Sunshine days with cold wind. Frosty mornings and clear sunsets. In the shelter of the hedge, a white blanket lies. Snow crisp from a fortnight’s freeze crunches underfoot. Spring waits in the wings while winter takes its final bow.
The battlements surround us as we drive along the lanes. White walls taller than the car. The roadway seemingly chiselled out as though from rock. Winter has the hills in a firm grip. Yet by the coast, the snow is very gradually dissolving, snowmen disappearing to some foreign land. The snow-castle still sits proudly guarding the front path, but the turrets are crumbling under spring’s return. The battle is not yet won – snow continues to fall in odd flurries, occasionally settling for a short time. The sun seems to be winning today’s fight.
Thursday’s snow flurries turned into Friday’s blizzard. We woke to a white world, snow plastered against the window. A strange quiet. No electricity. No heating. No lights. Small camping stove out. Log fire stoked up. All day the snow continued to fall, hurling itself bad-temperedly at the ground. Tossed about by the wind, clawing at hair and face. A quick dash outside to post a letter became a struggle into the teeth of a blizzard. The path to the door and the pavement is shoveled three times. A losing battle. Inside the fire blazes, the only warmth in the house. Ice dripping from coat and hat. The kettle sings merrily on the hearth. Night draws in early. With candles lit and flames flickering the evening passes quickly. And so to bed, dressed for outside… hat and warm socks. Jumper and leggings. Duvet and three blankets. Hot water bottles top and bottom.
During the dark hours the snow still falls. A gentler dance, but just as popular. The morning light sees 10 foot drifts piled along the roads. The local farmers attach buckets to the tractors and plow the roads in the village. In the heart of the community we are safe. Cocooned from the outside world, an insulating layer of snow keeping us separate. Still no heat or light. The local rescue vehicle pops by, checking up on all. We clear the paths yet again, neighbours working together. Lunch has been cooking since dawn, balanced on the edge of the coal fire. Afterwards we emerge and playtime begins. A new member of the village appears, sitting on the bench. Soon the clouds draw in again, pregnant. Snow flurries occupy the afternoon, as the sun slowly moves across the sky. Darkness arrives and the candles are lit again. With my flickering light I climb the stairs and bury under the duvet.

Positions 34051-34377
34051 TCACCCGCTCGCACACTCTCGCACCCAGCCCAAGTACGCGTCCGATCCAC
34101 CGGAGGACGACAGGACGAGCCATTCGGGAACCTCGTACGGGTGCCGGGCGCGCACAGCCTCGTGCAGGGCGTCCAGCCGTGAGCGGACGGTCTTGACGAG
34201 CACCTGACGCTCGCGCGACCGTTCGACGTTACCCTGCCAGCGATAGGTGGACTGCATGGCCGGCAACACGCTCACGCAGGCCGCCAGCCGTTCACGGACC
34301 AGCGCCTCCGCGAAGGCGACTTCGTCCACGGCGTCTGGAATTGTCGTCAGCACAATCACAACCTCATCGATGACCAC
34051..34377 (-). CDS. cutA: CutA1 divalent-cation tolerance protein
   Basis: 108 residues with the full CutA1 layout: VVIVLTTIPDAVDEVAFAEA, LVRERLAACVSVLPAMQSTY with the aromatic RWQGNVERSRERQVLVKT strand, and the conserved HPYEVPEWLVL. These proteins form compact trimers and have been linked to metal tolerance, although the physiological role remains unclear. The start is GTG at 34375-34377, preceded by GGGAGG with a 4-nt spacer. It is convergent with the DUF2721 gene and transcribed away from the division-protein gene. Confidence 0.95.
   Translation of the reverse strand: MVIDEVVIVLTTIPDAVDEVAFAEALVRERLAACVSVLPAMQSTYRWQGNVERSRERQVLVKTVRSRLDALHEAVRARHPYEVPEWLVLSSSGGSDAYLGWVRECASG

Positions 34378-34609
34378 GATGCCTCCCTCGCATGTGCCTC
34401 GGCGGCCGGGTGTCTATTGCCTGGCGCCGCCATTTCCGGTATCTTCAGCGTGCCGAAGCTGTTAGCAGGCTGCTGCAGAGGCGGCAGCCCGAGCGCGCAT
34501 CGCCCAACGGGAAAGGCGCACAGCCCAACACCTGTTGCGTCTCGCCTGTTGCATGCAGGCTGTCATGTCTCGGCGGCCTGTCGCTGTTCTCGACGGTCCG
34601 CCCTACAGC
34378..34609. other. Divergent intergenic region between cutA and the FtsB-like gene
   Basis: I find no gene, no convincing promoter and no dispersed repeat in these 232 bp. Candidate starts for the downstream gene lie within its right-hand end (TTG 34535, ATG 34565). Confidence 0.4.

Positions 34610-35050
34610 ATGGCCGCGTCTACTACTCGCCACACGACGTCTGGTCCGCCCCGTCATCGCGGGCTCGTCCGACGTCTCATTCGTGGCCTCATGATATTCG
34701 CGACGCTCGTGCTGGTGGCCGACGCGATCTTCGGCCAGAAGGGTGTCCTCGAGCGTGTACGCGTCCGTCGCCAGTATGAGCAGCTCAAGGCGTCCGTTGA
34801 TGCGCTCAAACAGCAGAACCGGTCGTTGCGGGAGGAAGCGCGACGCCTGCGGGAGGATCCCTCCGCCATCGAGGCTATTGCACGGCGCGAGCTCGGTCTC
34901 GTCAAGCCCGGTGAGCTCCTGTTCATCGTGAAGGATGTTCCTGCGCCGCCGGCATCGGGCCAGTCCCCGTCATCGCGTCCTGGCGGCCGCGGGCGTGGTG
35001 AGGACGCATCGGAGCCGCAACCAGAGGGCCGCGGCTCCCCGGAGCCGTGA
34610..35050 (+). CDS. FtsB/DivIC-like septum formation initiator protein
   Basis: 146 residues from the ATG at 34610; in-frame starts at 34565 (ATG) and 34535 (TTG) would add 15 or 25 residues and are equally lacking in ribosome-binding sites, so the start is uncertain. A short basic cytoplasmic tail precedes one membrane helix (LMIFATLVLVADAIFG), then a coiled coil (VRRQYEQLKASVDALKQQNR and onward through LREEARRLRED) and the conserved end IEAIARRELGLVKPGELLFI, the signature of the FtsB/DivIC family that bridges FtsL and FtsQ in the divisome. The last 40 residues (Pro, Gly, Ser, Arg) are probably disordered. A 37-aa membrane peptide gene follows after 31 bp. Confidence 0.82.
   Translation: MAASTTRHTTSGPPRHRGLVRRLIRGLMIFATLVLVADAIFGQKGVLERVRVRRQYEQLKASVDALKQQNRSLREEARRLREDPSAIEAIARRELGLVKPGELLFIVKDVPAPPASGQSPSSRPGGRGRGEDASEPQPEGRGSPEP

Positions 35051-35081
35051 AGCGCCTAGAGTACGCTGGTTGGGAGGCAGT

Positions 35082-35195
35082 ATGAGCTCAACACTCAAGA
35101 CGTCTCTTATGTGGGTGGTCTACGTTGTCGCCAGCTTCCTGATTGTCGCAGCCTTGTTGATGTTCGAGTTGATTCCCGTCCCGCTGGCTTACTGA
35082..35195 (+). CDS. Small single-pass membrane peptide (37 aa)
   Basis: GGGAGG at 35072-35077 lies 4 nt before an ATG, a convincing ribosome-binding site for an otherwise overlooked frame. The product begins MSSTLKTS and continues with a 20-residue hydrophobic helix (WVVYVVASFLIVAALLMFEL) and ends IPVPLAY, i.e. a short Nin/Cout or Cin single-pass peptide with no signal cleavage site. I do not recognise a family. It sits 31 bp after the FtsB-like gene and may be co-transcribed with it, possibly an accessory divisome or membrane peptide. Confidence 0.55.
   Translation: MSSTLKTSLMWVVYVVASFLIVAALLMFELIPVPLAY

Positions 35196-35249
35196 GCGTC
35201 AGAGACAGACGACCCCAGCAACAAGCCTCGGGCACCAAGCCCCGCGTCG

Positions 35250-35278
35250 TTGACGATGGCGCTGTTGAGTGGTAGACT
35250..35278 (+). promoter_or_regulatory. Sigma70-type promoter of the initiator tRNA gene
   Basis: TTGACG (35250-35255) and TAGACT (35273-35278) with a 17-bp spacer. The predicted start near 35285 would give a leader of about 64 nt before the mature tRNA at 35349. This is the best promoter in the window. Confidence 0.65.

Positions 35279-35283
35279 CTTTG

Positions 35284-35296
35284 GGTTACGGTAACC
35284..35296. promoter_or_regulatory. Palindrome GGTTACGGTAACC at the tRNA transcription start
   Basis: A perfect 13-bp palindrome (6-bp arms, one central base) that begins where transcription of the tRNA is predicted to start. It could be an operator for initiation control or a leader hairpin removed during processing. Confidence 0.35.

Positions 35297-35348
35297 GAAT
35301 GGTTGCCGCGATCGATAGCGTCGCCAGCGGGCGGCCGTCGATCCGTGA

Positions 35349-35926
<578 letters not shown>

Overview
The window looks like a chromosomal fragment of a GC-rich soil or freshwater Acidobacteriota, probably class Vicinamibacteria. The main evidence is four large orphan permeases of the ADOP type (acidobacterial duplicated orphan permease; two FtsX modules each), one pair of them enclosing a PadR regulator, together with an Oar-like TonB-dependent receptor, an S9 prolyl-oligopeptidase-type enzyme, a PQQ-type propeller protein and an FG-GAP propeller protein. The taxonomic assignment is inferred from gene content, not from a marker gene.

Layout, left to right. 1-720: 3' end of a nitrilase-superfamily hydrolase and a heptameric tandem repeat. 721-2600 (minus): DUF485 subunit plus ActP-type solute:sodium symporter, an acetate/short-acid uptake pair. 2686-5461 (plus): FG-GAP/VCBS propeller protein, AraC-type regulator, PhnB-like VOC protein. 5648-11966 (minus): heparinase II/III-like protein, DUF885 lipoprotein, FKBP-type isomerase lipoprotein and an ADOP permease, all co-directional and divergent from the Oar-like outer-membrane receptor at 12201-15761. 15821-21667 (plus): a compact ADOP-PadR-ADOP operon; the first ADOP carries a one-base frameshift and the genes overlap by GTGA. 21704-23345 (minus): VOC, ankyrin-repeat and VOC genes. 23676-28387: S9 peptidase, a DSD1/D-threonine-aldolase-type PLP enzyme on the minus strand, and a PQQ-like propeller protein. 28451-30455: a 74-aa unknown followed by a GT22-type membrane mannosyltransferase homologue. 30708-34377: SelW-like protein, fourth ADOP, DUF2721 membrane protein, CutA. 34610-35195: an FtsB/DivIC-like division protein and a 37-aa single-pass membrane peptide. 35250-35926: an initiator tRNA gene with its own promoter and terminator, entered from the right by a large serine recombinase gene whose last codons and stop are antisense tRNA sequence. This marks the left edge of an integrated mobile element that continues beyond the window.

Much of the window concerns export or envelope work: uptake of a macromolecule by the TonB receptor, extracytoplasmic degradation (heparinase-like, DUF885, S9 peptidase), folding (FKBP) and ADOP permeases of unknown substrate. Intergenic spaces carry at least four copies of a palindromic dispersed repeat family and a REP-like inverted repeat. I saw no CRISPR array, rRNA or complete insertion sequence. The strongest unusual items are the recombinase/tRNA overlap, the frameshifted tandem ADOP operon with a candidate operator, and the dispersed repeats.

Palm Sunday begins in sunshine, bringing longed for warmth into the room. A beautiful day. I go for a walk along the shore, sinking up to my knees in snow. Raid the garden for palm leaves, buried in a drift, and make palm crosses. No hope of church today – the road is still blocked to the east. By midday, the road north is finally opened. Electricity vans are seen, raising hopes. But lunch is stew slow-cooked by the open fire, and tea is toast and jam. The kettle still sings on the hearth at bedtime, and candles flicker on.
Dawn today brought relief. Blessed warmth. Sinking through to my bones. The power flicks on and off before staying on. The main wires to the village are still down, but a lorry late last night brought generators. A day of restocking. The thaw has begun, for now.
Frosted grass at dawn in pale light. Mysterious flurries of snow, white flakes against a bright blue sky. Darkening day – mercury clouds drifting across above. Silver sunset reflected on glowing sands and silken water. A small boat floats at anchor, riding lights like jewels in the twilight. Darkness wraps around, cloak of stars sparkling in deep blue heavens. Slumber awaits.
NB: a safe return to base from my travels… I’ll catch up on all the blogs shortly…. it’s good to be back!
The stream has overflowed on to the road. Frozen water coats the surface. Gingerly I cross, digging each step into the iron hard ground. Heavy clouds hover over the valley, silver light reflecting from the estuary. The first flakes of snow spiral down, dancing around me as I walk. Despite hat and gloves, the wind nips at my nose, and toes and fingers start to freeze. I turn for home, hoping to arrive before the storm begins in earnest.
The town is cradled in the valley, nestling between hills and sea. On the edge of the community, the mountains seem so close you can reach out and hold them in your hand. A glance out the window, and there they are. Waiting patiently. Snowy peak peeking out shyly from behind green foot-hills. There is space to breathe here. Iced air fills my lungs. For now, I am content to sit and stare, to be in the moment.